Eckley Brinton Coxe was a forward-thinking engineer, scientist, businessman, and philanthropist. He established both a successful company and a technical school, and poured millions of dollars and countless hours into charities and professional societies.
Eckley Coxe was born in Philadelphia, but spent much of his life in Drifton, PA. His ancestors came to the United States in 1702 and have been prominent figures in the country ever since. Daniel Coxe, Eckley's great-great-grandfather, married Sarah Eckley in 1707. Although his family had owned property in America for many years--his father was the proprietor of the province of Carolina--Daniel was the first to step foot in the New World. In 1727 he published a paper that, for the first time, suggested uniting all of the colonies under a central government. Daniel and Sarah's grandson, Tench Coxe, became a well-known statesman, financier, and author of the Revolutionary times. He was also Commissioner of the Revenue under President Washington's Administration. In his lifetime, Tench purchased over 80,000 acres of land in Pennsylvania and instructed his son, Charles S. Coxe, to hold onto as much land as possible as he knew that they would find coal there in the future. Charles, one of the judges of the District Court of Philadelphia, fulfilled his father's wishes and managed to keep 35,000 valuable acres of land near Drifton. Soon after, coal was discovered in the region, and one of the most profitable veins was on the Coxe land--the property was valued at around ten million dollars in 1895. Charles left the Coxe fortune to his sons, including Eckley.
Coxe entered the University of Pennsylvania in 1854 and graduated with degrees in chemistry and physics in 1858. Over the course of the next year he took advanced courses in the same subject, and participated in a topographical survey of the Pennsylvania coal region. In 1860 Coxe ventured to Paris to study for two years in the "Ecole des Mines" (School of Mining), and another year at the mining school in Freiberg in Saxony where he studied mechanics. Following his years in school, Coxe stayed in Europe to study mining techniques in Great Britain and Continental Europe.
The Coal Mining Business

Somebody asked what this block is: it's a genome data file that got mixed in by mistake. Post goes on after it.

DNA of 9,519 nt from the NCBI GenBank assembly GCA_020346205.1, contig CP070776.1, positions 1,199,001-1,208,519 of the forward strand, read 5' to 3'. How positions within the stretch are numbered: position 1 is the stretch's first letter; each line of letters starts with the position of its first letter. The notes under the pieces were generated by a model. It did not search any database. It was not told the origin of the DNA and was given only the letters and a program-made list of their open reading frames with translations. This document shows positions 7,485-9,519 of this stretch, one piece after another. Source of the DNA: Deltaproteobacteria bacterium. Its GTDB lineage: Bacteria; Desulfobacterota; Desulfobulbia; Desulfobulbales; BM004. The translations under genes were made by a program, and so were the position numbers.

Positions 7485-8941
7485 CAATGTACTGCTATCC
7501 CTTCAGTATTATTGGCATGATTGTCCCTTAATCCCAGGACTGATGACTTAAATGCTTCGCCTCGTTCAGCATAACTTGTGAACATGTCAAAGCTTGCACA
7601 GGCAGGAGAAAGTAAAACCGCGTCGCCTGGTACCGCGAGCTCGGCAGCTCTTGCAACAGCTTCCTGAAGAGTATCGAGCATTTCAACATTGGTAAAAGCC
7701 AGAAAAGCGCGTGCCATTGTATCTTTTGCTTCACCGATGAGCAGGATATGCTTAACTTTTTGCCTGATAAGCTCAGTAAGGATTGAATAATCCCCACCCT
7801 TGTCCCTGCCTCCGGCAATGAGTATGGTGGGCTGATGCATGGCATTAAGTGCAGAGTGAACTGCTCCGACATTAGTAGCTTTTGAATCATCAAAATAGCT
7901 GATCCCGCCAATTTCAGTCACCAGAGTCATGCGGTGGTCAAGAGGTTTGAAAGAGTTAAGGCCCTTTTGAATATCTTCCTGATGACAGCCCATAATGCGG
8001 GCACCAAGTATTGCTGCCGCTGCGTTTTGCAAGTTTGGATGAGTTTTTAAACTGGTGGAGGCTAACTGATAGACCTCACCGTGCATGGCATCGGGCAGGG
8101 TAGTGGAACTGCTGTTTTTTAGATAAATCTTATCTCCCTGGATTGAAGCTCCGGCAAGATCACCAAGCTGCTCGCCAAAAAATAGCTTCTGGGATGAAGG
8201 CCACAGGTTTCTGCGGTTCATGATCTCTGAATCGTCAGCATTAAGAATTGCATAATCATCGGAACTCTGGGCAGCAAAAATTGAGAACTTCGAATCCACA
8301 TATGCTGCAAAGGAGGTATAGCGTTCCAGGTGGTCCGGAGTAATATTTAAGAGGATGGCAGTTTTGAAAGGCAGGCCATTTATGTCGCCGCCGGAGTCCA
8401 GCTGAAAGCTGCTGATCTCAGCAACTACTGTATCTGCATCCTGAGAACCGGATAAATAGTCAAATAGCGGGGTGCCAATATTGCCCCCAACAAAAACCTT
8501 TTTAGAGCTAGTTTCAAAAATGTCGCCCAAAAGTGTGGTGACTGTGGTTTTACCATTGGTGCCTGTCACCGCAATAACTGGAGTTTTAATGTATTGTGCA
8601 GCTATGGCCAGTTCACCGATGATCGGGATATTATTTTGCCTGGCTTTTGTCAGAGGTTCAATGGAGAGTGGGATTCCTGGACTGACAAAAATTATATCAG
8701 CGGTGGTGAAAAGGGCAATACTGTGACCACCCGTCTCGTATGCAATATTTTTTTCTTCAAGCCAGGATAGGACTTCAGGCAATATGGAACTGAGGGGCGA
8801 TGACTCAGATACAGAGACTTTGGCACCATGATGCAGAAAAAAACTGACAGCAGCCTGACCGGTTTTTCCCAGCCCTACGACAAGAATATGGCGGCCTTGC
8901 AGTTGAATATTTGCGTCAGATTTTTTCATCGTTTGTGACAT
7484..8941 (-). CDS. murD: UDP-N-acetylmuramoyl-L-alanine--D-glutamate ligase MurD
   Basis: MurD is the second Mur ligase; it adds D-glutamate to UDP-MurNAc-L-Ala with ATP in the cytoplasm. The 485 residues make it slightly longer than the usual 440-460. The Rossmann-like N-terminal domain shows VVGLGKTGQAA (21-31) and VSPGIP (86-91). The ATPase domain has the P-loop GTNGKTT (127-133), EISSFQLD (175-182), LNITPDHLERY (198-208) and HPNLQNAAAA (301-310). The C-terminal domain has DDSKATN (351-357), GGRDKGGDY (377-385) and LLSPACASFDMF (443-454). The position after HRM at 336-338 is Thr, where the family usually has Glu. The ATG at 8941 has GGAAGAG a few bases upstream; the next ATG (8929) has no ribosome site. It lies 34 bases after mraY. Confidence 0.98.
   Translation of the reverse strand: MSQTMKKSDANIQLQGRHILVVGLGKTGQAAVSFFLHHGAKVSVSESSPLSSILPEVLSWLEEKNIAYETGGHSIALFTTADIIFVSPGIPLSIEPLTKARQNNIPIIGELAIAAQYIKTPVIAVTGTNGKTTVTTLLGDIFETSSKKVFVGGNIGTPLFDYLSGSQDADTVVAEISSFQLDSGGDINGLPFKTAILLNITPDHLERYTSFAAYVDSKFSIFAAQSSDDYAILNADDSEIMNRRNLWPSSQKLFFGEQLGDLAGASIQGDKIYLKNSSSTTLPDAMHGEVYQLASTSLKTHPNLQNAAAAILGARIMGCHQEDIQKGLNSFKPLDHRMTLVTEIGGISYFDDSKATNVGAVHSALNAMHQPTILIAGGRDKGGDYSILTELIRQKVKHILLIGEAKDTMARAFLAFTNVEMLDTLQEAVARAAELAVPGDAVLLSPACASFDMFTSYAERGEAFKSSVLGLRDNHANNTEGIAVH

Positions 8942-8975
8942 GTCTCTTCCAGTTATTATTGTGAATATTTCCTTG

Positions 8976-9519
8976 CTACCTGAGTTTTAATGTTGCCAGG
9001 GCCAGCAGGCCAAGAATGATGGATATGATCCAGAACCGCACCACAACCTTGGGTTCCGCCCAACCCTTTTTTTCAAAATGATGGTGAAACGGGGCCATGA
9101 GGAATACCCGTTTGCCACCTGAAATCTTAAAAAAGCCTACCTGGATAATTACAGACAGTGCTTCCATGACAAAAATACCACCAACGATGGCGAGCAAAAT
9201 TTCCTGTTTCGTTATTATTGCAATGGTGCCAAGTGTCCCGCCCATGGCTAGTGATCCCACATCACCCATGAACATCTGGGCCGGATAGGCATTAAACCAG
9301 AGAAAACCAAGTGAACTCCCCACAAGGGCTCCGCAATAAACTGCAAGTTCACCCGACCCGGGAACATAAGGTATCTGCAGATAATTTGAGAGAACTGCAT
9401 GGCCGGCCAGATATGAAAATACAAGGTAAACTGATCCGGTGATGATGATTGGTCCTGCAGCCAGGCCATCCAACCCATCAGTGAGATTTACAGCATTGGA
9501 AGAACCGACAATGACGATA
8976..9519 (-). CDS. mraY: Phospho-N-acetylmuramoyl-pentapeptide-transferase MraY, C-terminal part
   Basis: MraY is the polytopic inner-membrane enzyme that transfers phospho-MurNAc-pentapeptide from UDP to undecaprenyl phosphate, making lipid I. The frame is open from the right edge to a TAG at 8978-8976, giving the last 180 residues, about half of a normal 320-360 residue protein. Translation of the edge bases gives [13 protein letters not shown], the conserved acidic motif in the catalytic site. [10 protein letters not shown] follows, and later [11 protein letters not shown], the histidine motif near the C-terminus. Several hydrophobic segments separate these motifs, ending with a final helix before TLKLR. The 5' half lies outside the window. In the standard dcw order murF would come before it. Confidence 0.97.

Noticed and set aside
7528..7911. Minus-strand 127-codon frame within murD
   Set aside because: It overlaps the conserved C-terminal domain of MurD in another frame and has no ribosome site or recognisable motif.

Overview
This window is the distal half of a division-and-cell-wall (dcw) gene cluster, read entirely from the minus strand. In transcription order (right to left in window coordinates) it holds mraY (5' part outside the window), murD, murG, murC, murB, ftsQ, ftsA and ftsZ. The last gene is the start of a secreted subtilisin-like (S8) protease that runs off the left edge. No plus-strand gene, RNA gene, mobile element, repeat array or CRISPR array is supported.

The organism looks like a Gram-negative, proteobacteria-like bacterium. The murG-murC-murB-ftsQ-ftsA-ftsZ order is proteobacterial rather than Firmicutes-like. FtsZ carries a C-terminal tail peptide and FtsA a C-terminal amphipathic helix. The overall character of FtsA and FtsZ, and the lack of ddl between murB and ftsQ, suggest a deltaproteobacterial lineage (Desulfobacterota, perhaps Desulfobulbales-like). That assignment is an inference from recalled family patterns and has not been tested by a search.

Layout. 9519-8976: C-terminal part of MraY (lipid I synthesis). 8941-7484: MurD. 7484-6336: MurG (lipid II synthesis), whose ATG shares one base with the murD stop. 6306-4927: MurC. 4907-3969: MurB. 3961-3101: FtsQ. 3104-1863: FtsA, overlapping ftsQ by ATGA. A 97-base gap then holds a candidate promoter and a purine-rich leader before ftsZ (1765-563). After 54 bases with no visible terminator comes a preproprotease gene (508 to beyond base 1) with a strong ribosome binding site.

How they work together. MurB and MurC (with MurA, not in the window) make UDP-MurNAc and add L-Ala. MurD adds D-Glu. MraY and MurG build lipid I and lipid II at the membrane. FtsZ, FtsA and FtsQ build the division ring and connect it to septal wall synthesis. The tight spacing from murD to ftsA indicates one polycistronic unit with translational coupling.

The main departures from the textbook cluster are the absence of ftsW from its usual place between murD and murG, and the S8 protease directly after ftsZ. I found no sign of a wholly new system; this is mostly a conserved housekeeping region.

Upon return to the U.S. Coxe became president of the family business, Coxe Brothers and Company, which he ran with his brother, Alexander. The company, established on January 30, 1865 by Eckley, Alex, their two brothers Henry and Brinton, and their cousin Franklin, employed nearly 4,000 workers by 1888. Alex who was a year older than Eckley, ran the business end of the company, while Eckley, the engineer dealt with the technical aspects. By 1894, the company was producing around two million tons of anthracite each year.
Coxe was revered for his combination of intelligence and capability as an engineer and his genuine compassion for those less fortunate that he. He married Sophia Georgina Fisher in 1869 and together they worked to improve the lives of the miners in their employ. They built a fully-equipped on-site hospital for those injured in the mines. One of Coxe's great achievements was the creation of a technical school where miners could take night classes in science, math, and English. A real education would open doors for laborers who would be able to become certified miners, foremen, superintendents, or even go to college and become engineers. On May 7, 1879, the Industrial School for Miners and Mechanics opened and served eleven students who took nightly two-hour classes.
In 1888, a fire destroyed the school, so Coxe rebuilt it in Luzerne County calling it the Mining and Mechanical Institute of the Anthracite Coal Region of Pennsylvania at Freeland. Its proximity to Lehigh allowed some students to take advanced classes at the university. The school is still in existence, now as the MMI Preparatory School. It went co-ed in the 1970s.